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The infection has gone deep.
Case in point…Several years ago I was at a very orthodox Catholic conference on the West Coast. Great talks. Great people. Great event.
Then the wheels came off.
During the homily at Mass, the priest gave a completely anti-Catholic homily. He didn’t do it on purpose, but it was anti-Catholic nonetheless.
I was flabbergasted.
I turned to a friend seated next to me, and asked, “Are you hearing what I’m hearing?” He nodded, just as frustrated as I was.
Later, we proceeded to have a conversation about one of the most misunderstood topics in Christianity – salvation.
That friend with whom I spoke so many years ago, Dr. Michael Barber, is my guest on this episode of the Art of Catholic. He wrote a book on this very topic (Salvation: What Every Catholic Needs to Know). And we’re about to continue that discussion begun so many years ago.
We’re going to discuss:
- The major difference between Catholic and Protestant views on salvation
- How exactly the Cross is a revelation of love
- Why the Cross was even necessary
- The role of good works in salvation
- The strange relationship between economics and salvation
- The big difference between salvation and redemption
- The controversy over the statement – “There is no salvation outside the Church”
This is one of those meaty episodes for which the Art of Catholic is well-known. And you’re going to love it!
“The most dynamic, clearest path to spiritual transformation you’ll find anywhere.” – Mike Aquilina, Author & EWTN Personality
I’ve always had trouble w the idea of becoming a saint, as if it’s an achievement I can obtain. No wonder other religions talk that Catholics think their works get them into heaven. I understand the reasoning for saying it, but our only reason for existence is to worship & commune w God through Christ. It’s a relationship not an achievement. Since my conversion I’ve read hundreds of books, listened to & watch thousands of hours of videos, movies & podcast, the most consistent theme I’ve seen is, those that try and achieve sainthood are ALWAYS side tracked w greed & envy…the true saints are the ones who keep their eyes on God, thru Christ & cooperating w the Holy Spirit. The more we hear “I want to be a saint” the more it becomes “my” achievement. My 2 cents! I’m not real smart though, took me 4 tries to do the math to get this posted!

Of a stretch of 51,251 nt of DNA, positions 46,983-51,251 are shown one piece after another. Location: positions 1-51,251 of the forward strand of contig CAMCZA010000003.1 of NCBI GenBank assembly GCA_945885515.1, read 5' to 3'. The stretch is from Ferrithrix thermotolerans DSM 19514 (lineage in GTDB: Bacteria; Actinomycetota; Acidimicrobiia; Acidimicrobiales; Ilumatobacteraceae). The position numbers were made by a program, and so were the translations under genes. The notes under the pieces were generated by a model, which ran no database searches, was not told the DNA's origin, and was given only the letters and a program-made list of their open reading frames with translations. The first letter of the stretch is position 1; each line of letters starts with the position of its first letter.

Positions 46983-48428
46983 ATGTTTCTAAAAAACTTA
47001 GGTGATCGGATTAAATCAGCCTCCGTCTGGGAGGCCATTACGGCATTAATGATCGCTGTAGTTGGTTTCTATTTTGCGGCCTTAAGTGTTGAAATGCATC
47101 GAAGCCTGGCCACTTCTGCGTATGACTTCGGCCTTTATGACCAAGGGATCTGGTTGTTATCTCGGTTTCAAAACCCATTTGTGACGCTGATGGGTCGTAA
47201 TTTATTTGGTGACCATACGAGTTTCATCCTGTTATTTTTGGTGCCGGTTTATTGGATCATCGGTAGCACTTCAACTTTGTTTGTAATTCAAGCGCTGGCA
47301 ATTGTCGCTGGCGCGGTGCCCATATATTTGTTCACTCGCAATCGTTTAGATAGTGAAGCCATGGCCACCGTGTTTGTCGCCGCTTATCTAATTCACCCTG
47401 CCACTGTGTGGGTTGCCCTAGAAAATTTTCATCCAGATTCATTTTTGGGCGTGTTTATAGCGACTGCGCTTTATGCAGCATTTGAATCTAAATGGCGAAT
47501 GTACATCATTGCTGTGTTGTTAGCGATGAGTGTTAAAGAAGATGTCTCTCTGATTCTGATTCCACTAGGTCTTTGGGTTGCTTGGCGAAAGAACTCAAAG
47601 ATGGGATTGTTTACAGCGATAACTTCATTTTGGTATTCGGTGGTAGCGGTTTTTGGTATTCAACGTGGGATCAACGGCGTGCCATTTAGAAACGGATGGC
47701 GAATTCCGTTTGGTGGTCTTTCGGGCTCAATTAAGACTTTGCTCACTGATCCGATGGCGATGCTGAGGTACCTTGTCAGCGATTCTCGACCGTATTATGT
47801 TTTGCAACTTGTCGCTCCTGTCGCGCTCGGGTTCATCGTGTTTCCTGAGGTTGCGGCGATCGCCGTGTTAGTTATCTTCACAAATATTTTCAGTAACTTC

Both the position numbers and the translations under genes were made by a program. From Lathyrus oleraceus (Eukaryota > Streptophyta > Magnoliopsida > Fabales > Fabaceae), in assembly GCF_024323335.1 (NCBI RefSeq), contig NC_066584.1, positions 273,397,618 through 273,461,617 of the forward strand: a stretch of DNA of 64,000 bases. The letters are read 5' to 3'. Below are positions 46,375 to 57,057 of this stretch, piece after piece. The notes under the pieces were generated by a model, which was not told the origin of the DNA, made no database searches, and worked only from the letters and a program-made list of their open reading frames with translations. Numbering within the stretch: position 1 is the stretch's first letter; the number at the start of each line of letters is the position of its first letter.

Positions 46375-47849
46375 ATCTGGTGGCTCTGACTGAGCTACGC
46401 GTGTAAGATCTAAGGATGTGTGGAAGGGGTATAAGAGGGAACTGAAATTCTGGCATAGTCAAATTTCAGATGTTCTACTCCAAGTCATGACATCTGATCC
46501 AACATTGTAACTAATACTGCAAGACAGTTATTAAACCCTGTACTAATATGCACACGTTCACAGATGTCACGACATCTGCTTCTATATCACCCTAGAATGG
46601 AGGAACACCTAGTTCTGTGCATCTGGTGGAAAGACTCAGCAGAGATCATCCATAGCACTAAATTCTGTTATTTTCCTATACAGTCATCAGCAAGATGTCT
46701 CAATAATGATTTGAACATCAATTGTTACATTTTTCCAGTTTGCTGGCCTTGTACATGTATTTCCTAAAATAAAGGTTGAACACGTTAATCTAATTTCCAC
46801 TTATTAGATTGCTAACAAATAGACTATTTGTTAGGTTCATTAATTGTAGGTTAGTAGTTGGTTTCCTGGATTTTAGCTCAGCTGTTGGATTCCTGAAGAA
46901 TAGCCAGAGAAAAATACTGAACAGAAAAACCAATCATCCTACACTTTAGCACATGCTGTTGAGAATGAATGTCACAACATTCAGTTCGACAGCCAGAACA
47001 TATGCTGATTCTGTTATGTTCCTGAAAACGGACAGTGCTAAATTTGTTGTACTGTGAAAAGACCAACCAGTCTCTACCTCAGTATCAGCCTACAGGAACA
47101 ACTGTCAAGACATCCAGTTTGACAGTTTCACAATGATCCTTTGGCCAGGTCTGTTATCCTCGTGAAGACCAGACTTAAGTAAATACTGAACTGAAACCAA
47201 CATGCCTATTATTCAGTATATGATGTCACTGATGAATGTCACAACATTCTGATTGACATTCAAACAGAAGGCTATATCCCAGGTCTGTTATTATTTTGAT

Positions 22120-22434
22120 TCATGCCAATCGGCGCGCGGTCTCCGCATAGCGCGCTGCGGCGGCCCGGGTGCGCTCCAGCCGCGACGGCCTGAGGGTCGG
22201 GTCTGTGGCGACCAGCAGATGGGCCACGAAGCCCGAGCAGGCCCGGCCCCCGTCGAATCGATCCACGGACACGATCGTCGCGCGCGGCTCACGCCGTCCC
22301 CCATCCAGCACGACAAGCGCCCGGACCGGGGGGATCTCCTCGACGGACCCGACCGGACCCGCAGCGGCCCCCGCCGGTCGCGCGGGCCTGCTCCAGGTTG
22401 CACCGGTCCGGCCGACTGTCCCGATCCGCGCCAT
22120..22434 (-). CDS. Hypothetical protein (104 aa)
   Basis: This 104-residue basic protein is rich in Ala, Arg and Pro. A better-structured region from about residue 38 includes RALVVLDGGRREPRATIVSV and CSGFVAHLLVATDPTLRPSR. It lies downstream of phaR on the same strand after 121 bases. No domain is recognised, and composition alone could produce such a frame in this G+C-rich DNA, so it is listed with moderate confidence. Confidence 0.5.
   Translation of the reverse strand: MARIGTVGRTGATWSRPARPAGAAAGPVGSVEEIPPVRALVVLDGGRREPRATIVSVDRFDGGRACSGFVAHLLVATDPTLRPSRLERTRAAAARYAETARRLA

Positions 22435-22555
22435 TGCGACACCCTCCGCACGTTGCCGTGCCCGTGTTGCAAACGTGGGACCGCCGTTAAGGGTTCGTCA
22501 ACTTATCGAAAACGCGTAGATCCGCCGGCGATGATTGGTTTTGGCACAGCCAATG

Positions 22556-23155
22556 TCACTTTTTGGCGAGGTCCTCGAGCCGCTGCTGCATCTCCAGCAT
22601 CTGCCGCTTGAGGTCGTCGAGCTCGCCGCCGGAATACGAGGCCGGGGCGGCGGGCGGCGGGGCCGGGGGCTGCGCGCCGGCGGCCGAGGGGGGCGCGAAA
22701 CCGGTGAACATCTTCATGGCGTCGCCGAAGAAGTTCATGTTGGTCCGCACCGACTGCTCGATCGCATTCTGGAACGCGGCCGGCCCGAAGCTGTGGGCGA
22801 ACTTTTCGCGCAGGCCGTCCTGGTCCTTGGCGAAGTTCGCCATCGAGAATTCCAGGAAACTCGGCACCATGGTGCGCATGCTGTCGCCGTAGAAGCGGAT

Hi, Mark. Thanks for the comment, though I’m not sure I’m totally understanding what you’re getting at. Regardless, I would say that we need MORE people declaring they want to be a saint, not less. Yes, at the end of the day it’s all a matter of God’s grace that makes it happen, but we have a part to play. (That’s where the work comes into play.) Yes, it’s a relationship, but as anybody in relationship will tell you, they’re work. They demand sacrifice. They demand self-gift. That’s what the path to sainthood is all about. That’s why the spiritual giants of the Church taught very specifically with regard to the path to sainthood. It’s not random. You can’t just tread spiritual water here on earth and expect to get to heaven. There are specific things laid out for us to do in order for us to deepen our relationship with God. Unfortunately, much of it is no longer on the radar of most people. That needs to change.
Thank you for your response as well. Again, I agree with all you’re saying, but my humility will only allow me to say yes to God’s Devine Will…where ever it leads me! I work so hard to give up MY desires to his Will! As you know, that is VERY difficult sometimes!
This interview is so informative to me as a convert from the Episcopal Church! You asked the best questions, Matt, and Dr. Barber’s explanation was perfect for me ( I did go back several times to understand more clearly, but that is my slow rate of processing?)! I shared this with several people and will buy the book. By the way, it also enhances the fantastic “changing my life” course I am taking at the Next Level Catholic Academy (referred to as NLCA for the bright students?)! Thank you for this, Matt and Dr. Barber!
Hi, Gretchen! So glad to hear you enjoyed this conversation. (And I’m even more glad you’re rocking in Next Level Catholic Academy!) I greatly appreciate your enthusiasm!